The NICS Index established
The NICS Index was established to maintain information on individuals determined to be federally prohibited from purchasing or possessing firearms who have disqualifying information not available through the NCIC and III systems researched during a background check. There are 11 prohibited categories utilized for entry of individuals into the NICS Index. The categories are:
- Conviction of a crime punishable by more than one year or a misdemeanor punishable by more than 2 years;
- Under Indictment/Information;
- Fugitive from Justice;
- Unlawful User/Addicted to a Controlled Substance;
- Adjudicated Mental Defective/Committed to a Mental Institution;
- Illegal/Unlawful Alien;
- Dishonorable Discharge;
- Citizenship Renunciants;
- Protection/Restraining Order;
- Misdemeanor Crime of Domestic Violence Conviction; and
- Federally Denied Persons.
A potential gun buyers’ descriptive information, when matched with a NICS Index record, will result in an immediate denial. The NICS Section continues to educate state and federal agencies on the importance of submitting individuals for entry into the NICS Index. Currently, the NICS Index contains over 5 million records. Shooting incidents such as the Virginia Tech massacre, which occurred in April 2007, have motivated agencies to participate in submission of prohibited individuals to the NICS Index.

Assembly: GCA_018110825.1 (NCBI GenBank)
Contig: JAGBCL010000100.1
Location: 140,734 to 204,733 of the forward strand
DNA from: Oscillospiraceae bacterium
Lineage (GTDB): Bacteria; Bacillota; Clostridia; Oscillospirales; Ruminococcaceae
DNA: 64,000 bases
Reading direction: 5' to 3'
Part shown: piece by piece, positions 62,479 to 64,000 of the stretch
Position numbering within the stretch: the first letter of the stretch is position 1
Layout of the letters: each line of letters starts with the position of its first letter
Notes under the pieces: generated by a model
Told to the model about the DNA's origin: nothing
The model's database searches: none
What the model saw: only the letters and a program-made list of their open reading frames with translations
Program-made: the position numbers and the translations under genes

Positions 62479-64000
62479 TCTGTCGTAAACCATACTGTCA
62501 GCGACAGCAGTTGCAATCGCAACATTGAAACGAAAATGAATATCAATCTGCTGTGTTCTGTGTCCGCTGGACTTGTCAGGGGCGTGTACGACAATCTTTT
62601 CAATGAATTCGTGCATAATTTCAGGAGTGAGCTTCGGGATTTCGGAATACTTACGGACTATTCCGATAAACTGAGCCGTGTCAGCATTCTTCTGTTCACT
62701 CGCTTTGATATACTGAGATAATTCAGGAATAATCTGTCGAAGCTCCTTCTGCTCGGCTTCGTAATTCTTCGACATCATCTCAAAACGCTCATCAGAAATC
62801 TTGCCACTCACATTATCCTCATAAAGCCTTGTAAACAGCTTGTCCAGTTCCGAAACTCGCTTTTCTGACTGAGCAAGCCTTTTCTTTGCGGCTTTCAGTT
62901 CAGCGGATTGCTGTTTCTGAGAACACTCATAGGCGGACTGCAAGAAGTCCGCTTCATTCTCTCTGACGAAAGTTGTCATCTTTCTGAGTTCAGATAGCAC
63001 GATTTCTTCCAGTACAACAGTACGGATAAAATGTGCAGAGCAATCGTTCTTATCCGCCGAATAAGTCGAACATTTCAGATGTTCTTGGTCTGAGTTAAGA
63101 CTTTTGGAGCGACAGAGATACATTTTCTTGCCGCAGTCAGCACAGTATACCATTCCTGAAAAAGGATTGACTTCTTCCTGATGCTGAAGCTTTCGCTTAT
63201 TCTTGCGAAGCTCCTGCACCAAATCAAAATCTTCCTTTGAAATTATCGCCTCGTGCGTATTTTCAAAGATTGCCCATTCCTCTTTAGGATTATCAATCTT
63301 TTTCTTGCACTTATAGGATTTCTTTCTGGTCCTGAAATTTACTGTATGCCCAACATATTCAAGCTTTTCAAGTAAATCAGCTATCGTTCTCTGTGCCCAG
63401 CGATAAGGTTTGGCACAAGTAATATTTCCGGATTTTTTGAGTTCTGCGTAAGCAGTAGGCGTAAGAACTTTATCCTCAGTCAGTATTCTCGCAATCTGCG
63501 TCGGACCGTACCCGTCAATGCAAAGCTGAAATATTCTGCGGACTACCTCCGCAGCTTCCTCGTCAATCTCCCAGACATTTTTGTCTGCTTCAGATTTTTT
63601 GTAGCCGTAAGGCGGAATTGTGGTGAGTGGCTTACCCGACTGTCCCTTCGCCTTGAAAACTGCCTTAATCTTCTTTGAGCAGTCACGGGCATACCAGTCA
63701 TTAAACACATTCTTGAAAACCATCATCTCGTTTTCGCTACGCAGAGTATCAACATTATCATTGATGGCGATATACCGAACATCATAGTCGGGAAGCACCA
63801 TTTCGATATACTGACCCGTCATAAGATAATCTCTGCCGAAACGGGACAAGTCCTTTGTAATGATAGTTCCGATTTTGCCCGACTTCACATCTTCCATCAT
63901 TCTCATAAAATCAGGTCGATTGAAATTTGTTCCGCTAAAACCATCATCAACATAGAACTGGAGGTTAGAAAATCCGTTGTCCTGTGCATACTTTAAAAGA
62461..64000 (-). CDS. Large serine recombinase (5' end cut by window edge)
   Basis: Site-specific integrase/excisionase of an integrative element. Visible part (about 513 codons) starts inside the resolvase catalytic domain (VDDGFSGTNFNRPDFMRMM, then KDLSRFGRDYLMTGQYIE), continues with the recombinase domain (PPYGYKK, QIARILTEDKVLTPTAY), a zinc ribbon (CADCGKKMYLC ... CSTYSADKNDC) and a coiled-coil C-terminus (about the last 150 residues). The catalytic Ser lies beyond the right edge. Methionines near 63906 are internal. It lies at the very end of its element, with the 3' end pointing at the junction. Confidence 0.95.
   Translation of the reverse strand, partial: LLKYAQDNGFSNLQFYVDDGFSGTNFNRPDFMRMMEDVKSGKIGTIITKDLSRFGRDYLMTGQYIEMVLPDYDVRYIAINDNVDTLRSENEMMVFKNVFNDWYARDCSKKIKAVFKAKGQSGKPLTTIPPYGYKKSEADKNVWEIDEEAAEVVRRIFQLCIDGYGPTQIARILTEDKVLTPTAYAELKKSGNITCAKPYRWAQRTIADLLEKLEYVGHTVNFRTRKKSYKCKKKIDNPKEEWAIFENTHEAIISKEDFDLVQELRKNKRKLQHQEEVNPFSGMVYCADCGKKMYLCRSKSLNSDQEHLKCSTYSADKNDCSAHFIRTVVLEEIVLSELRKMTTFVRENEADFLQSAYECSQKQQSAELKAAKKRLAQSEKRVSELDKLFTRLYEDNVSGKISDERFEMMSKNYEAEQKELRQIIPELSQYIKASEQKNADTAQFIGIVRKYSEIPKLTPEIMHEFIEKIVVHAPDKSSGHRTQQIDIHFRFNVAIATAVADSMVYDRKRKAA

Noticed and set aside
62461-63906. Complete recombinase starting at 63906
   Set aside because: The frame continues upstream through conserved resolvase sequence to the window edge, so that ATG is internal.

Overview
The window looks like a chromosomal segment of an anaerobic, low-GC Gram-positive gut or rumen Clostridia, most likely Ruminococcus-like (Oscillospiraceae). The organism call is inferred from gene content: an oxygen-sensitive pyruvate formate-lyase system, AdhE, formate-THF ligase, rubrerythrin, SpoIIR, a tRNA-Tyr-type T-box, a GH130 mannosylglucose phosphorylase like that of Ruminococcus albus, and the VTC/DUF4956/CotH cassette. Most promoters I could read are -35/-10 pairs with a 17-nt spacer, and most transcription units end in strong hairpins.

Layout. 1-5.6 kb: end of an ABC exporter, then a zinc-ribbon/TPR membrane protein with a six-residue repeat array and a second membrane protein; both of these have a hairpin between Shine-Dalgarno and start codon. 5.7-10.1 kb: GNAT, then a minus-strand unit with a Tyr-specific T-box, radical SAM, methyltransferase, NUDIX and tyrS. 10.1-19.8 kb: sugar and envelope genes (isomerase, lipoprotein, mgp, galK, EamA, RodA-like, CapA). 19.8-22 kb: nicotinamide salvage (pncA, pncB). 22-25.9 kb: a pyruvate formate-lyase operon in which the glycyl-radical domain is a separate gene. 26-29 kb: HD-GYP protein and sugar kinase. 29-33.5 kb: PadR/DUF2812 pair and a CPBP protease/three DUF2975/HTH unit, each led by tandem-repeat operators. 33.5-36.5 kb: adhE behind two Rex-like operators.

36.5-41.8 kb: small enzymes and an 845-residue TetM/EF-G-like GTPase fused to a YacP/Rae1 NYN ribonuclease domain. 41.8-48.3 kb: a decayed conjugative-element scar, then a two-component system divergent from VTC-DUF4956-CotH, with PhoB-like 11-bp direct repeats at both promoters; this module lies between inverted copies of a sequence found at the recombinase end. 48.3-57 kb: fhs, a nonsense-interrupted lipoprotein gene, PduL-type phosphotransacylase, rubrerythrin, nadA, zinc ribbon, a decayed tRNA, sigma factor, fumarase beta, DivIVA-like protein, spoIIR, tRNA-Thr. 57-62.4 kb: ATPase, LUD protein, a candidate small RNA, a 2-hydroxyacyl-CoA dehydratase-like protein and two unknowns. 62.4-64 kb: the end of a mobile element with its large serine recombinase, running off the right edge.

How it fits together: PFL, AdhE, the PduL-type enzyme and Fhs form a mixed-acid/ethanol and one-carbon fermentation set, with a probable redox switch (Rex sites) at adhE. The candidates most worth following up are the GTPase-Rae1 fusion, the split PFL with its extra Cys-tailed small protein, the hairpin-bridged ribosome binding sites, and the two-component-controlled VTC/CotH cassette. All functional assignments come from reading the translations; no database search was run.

Disposition information retrieved
One major obstacle the NICS Section encountered when operations began and continues to face is the lack of final disposition information on many criminal history records. (For example, the NICS might have arrest information on a person who, if convicted of the charges, would be prohibited from purchasing a firearm. NICS staff must confirm through court documentation whether or not the person was convicted.) Over the past 10 years, the NICS Section has been instrumental in updating more than 650,000 criminal history records with final disposition information. These dispositions were obtained by the NICS examiners through persistent and resolute research with courts and law enforcement agencies.
Today, with a staff of nearly 500 employees, the NICS Section continues to be diligent and dedicated in ensuring the timely transfer of firearms to those legally authorized to purchase them while denying transfers to felons, fugitives, and other prohibited persons. Looking forward, a new NICS modernization initiative is on the horizon. This initiative will improve the NICS infrastructure and refresh the technology that drives the system. It will also provide many other benefits, such as more efficient information sharing with law enforcement partners and enhanced customer service to FFLs.
For more information about the NICS, visit our newly redesigned and updated website at http://www.fbi.gov/hq/cjisd/nics.htm